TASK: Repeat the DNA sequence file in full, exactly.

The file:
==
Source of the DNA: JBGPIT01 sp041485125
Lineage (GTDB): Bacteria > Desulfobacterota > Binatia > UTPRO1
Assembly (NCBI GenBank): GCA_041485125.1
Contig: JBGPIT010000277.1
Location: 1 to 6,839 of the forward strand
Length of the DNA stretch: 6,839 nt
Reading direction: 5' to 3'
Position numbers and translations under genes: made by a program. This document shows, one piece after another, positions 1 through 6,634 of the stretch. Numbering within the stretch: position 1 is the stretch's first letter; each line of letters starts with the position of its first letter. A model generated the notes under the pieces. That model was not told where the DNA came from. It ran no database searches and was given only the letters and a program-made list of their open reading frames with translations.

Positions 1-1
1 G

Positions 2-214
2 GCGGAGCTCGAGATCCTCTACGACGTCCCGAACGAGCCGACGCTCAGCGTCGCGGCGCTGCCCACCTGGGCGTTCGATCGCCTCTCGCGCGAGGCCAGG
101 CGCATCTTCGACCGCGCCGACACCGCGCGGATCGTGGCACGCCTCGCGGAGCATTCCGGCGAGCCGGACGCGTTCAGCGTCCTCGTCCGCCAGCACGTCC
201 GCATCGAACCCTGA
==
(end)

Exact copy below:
Source of the DNA: JBGPIT01 sp041485125
Lineage (GTDB): Bacteria > Desulfobacterota > Binatia > UTPRO1
Assembly (NCBI GenBank): GCA_041485125.1
Contig: JBGPIT010000277.1
Location: 1 to 6,839 of the forward strand
Length of the DNA stretch: 6,839 nt
Reading direction: 5' to 3'
Position numbers and translations under genes: made by a program. This document shows, one piece after another, positions 1 through 6,634 of the stretch. Numbering within the stretch: position 1 is the stretch's first letter; each line of letters starts with the position of its first letter. A model generated the notes under the pieces. That model was not told where the DNA came from. It ran no database searches and was given only the letters and a program-made list of their open reading frames with translations.

Positions 1-1
1 G

Positions 2-214
2 GCGGAGCTCGAGATCCTCTACGACGTCCCGAACGAGCCGACGCTCAGCGTCGCGGCGCTGCCCACCTGGGCGTTCGATCGCCTCTCGCGCGAGGCCAGG
101 CGCATCTTCGACCGCGCCGACACCGCGCGGATCGTGGCACGCCTCGCGGAGCATTCCGGCGAGCCGGACGCGTTCAGCGTCCTCGTCCGCCAGCACGTCC
201 GCATCGAACCCTGA